Publication Type:Journal Article
Source:The Information Society, Volume 29, Issue 2 (2013)
Keywords:Distance, Distributed Work, economic impact, ICT, Regional Studies, Rural, Social Informatics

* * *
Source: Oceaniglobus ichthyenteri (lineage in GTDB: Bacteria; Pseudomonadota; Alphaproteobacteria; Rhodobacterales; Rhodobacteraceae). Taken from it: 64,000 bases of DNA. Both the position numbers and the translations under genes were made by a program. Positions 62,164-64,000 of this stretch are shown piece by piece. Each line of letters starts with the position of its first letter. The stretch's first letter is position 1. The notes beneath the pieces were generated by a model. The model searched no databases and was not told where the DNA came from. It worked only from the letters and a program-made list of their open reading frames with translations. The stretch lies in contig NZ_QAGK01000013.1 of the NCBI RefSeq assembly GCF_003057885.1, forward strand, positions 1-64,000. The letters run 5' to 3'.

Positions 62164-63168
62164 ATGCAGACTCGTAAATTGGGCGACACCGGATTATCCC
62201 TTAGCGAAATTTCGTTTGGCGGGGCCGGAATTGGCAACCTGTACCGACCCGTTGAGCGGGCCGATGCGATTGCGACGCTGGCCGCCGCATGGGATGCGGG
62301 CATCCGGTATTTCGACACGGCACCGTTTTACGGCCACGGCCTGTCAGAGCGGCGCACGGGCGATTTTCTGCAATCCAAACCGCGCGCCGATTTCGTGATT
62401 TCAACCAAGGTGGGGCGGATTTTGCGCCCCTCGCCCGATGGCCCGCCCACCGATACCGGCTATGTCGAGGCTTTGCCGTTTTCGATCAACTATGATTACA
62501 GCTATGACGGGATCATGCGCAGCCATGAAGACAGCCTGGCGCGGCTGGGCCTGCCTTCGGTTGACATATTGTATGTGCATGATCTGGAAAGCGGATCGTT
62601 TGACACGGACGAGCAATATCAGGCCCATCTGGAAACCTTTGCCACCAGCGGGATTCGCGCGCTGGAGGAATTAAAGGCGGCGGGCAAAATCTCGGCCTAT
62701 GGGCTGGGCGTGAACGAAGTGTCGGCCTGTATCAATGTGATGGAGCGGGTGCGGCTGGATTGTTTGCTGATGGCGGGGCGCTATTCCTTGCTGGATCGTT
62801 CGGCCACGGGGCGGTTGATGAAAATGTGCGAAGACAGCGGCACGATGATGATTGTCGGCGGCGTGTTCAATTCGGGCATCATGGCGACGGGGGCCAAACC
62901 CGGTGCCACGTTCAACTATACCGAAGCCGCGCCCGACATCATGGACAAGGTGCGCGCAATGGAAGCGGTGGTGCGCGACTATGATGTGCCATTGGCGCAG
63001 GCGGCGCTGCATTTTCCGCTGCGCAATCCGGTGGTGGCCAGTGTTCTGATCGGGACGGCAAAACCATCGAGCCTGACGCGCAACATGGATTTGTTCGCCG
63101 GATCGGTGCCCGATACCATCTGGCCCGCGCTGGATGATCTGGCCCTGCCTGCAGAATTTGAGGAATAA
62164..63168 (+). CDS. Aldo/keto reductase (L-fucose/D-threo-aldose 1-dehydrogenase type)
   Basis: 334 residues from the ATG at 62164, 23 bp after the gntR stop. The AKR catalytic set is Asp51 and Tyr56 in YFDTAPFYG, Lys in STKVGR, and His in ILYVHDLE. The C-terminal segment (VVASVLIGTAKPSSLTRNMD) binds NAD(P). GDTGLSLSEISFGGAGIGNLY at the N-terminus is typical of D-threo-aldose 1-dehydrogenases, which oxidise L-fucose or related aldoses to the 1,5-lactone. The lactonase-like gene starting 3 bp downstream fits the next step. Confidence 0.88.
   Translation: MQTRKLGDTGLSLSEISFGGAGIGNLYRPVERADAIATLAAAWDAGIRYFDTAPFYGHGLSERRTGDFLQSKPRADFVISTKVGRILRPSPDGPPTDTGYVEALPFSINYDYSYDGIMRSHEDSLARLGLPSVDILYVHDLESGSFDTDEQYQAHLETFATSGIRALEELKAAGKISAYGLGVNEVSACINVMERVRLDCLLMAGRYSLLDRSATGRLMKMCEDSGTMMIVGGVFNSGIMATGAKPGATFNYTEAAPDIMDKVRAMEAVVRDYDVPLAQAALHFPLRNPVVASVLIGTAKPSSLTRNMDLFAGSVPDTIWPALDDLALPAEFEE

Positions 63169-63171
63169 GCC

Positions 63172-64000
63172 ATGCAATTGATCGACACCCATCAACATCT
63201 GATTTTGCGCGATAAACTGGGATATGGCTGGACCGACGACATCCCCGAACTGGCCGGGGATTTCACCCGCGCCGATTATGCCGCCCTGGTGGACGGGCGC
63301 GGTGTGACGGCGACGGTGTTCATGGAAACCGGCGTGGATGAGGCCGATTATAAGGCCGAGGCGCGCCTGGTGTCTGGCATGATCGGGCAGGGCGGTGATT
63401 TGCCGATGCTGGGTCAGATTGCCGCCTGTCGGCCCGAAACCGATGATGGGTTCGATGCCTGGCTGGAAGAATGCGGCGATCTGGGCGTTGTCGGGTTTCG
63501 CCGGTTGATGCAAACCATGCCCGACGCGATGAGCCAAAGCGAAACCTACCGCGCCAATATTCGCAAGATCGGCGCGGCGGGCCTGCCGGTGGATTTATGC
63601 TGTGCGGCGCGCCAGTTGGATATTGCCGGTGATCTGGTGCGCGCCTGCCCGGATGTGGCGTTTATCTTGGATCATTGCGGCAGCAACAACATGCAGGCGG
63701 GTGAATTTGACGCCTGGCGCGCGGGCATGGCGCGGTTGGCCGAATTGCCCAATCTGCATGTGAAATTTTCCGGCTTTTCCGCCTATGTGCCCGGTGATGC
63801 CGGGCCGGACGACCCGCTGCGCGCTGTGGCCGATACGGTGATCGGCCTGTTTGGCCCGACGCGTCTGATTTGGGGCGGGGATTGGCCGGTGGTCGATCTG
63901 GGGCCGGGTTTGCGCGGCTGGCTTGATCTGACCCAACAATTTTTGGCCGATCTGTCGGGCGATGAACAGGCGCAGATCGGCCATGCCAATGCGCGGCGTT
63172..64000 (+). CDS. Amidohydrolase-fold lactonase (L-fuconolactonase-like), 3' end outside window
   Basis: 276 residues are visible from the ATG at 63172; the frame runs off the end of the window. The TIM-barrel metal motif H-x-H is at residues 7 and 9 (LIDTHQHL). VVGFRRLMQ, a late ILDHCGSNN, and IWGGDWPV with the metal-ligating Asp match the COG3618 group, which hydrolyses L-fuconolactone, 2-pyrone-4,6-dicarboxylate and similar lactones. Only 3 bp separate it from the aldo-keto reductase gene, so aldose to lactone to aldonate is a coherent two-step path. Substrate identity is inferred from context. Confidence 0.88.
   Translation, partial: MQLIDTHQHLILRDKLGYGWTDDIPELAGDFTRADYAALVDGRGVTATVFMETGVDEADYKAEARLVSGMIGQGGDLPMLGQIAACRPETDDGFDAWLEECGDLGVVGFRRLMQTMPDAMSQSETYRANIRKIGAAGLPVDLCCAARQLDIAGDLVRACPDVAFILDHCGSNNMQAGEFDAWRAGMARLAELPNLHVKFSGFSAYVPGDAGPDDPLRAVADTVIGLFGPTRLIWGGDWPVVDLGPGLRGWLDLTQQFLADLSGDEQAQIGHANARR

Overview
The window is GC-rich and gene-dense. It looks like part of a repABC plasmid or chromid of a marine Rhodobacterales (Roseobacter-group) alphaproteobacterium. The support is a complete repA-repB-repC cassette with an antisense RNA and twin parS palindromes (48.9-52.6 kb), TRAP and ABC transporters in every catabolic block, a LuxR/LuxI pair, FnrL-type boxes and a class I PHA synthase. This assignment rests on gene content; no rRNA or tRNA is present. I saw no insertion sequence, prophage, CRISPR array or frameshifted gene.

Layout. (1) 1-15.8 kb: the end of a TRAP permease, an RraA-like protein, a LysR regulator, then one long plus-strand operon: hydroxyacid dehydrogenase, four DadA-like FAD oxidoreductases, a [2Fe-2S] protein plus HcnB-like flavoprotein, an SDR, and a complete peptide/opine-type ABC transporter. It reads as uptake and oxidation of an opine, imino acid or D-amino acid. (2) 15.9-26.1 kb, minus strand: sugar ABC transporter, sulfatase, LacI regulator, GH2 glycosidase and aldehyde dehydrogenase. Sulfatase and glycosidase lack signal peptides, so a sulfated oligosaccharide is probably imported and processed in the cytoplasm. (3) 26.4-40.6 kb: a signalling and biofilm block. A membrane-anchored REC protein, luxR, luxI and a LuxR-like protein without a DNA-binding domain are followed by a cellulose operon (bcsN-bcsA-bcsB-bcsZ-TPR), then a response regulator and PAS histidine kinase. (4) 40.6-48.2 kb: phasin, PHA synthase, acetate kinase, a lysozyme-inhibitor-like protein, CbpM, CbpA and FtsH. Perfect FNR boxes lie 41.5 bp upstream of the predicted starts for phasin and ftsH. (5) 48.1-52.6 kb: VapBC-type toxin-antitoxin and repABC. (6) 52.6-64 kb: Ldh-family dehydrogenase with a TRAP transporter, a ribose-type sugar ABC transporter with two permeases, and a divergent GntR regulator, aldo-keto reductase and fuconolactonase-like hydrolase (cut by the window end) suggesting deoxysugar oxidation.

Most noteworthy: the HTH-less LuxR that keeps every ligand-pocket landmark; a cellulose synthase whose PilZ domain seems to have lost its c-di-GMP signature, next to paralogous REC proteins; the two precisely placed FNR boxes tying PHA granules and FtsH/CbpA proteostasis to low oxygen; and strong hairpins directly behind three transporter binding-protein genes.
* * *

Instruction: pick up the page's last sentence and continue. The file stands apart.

We synthesize social informatics and regional studies literature to frame an examination of the role of ICT uptake and use in the social experience of distance in a rural technology firm. Though distance is much talked about and regarded as a critical dimension in distributed work, the distinct ways that distance is experienced within a rural firm influences collaboration between the rural firm and its more urban customers is little explored. This case study town sheds light on how ICT use influences the experience of distance and collaboration in a remote location. In the first part of our results, we provide a descriptive account of the unique geographical, technical, and collaboration practice characteristics of the rural technology firm. In the second part of our results, we identify three experiences of distance: physical, cultural, and informational. We then synthesize our findings to reconstruct the role of distance and our understanding of the social experience of ICT uptake and use on how workers experience distance. These findings have implications for regional studies scholars, and suggest that understanding how specific firms succeed will increase the effectiveness of public policy directed at regional development. They also provide for the further development of the social informatics approach, and contribute to a new perspective on distance to the literature on collaboration.